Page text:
Measuring What We Want
The Manitoba Government intends to introduce a new piece of legislation, the Green Prosperity Act. In anticipation of that it is circulating a document TomorrowNow – the Manitoba Green Plan, and is inviting comment on this Plan. The Plan is available on-line, with provision for comment.
The plan uses some strong language such as “shifting to a low-carbon economy”, and “transition towards goals of sustainable development”. These verbs imply a very fundamental change in the way we think and the way we do things. This language implies that profound changes are necessary.
This is what we have been saying in this blog. At the South Eastman Transition Initiative, we believe that if the prosperity we treasure and currently enjoy is to continue, we will need to fundamentally change the way we do things. Nothing less will do!
But we want our prosperity! We don’t want to go back to the hard work and hard times that was the lot of our ancestors. I don’t think we need to, nor do the writers of TomorrowNow.
But we will go back to the hard work and hard times of the past if things crash, and things will crash if we exhaust our natural resources. We need to plan to live within our means – not just for the next month or year, but for the next fifty or hundred years. This is as true for our community and our province as it is true for a household. We need to find ways of separating the important from the unimportant. We need to recognize that growth is not the answer. A family living in a larger house is not, by virtue of the house, happier and better off than a family living in a smaller house. Happiness and well being are more complex than that. But the family in the larger house is consuming more of the earth’s resources, and by virtue of that, contributing more toward the ultimate crash of our resource dependant way of life.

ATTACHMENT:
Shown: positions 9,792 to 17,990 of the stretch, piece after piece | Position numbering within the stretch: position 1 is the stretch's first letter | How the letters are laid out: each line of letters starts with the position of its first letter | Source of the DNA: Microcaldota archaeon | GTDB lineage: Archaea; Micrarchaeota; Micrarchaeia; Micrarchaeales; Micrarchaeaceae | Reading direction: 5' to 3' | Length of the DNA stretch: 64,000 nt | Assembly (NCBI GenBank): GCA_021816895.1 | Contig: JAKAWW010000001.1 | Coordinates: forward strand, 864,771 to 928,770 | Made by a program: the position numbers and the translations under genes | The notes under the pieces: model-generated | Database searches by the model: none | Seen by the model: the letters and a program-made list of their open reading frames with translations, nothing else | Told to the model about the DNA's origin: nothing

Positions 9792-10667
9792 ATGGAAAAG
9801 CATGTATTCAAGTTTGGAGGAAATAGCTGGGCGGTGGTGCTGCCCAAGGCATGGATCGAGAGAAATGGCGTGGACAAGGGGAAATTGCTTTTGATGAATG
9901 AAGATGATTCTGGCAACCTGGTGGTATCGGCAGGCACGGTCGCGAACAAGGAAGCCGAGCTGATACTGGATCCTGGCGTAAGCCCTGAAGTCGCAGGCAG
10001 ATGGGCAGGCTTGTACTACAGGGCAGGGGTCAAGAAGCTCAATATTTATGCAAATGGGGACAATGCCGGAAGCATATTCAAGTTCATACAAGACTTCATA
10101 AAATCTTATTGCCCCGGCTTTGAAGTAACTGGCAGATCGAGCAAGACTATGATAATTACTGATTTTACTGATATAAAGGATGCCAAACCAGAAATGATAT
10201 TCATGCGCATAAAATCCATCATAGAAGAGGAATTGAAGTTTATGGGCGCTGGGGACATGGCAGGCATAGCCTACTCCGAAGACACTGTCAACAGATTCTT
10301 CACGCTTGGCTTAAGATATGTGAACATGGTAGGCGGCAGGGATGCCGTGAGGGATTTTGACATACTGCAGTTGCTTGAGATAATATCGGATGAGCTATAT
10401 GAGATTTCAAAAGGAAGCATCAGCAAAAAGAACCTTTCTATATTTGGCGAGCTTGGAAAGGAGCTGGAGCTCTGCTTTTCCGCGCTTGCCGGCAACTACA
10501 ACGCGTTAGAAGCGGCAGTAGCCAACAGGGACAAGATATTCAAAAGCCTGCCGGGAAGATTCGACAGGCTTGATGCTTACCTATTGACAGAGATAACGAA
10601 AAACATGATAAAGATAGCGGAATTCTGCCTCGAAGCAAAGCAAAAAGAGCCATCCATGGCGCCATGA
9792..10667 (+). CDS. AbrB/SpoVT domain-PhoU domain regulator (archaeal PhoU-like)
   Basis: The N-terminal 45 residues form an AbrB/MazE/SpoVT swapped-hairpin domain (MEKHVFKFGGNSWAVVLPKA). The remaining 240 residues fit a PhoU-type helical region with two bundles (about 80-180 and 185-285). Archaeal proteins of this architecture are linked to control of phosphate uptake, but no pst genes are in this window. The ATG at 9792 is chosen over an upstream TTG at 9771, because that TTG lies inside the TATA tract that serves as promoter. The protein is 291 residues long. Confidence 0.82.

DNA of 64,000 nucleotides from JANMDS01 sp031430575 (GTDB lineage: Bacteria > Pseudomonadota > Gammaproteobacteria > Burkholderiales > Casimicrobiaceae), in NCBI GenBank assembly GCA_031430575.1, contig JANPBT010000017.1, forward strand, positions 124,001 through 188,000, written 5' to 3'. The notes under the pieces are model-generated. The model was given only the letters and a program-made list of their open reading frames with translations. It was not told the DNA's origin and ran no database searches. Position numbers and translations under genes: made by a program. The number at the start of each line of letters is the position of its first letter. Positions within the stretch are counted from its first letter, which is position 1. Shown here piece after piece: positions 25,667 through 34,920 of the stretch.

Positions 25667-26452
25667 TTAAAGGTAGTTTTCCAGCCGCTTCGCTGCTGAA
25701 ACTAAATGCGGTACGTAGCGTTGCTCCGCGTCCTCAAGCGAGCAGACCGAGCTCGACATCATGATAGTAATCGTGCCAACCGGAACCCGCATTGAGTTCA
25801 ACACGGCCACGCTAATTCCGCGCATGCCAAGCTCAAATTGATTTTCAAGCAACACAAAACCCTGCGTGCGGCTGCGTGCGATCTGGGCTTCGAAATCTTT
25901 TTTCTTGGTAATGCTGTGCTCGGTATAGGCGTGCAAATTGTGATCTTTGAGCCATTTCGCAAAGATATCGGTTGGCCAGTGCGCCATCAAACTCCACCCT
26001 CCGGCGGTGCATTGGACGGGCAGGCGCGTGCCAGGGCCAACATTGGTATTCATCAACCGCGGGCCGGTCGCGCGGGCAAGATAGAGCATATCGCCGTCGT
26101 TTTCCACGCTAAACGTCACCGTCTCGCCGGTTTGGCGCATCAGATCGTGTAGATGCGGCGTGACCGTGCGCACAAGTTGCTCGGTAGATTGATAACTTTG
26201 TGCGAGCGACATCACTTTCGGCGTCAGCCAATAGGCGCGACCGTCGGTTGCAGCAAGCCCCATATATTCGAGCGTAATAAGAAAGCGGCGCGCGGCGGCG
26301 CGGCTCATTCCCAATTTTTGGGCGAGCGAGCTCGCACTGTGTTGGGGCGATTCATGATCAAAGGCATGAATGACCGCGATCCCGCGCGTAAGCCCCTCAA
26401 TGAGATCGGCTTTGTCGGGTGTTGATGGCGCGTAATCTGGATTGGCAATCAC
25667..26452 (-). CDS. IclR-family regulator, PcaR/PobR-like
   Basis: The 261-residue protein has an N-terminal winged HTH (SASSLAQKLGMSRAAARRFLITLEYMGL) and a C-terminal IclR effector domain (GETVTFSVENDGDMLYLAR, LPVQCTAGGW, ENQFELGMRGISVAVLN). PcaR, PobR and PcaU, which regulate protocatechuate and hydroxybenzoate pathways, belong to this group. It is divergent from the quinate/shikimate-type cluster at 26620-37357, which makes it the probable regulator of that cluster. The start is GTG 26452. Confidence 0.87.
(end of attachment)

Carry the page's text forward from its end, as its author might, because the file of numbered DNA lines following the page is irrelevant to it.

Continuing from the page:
Someone has said “What you measure is what you get.” Implicit in TomorrowNow is the conventional assumption that the measure of success of government policy is GDP. This needs to change. GDP as a measure of prosperity and success needs to be supplanted with some other measure that more accurately reflects prosperity. Although I am not a statistician, I can readily believe that GDP is one of the easiest measurements to collect. But data is not useful, if the data does not quantify what we want to achieve.
A lot of work has already gone into the development of the Canadian Index of Wellbeing. Unfortunately, so far it has little buy in from government at any level, not the federal government, not the provincial governments, nor most of Canada’s cities. We need to embrace it. Of course it will take effort and commitment to learn to use such a different policy tool, but to avoid using it means that we are destined to lose what we want because we are only measuring what is easy, our GDP.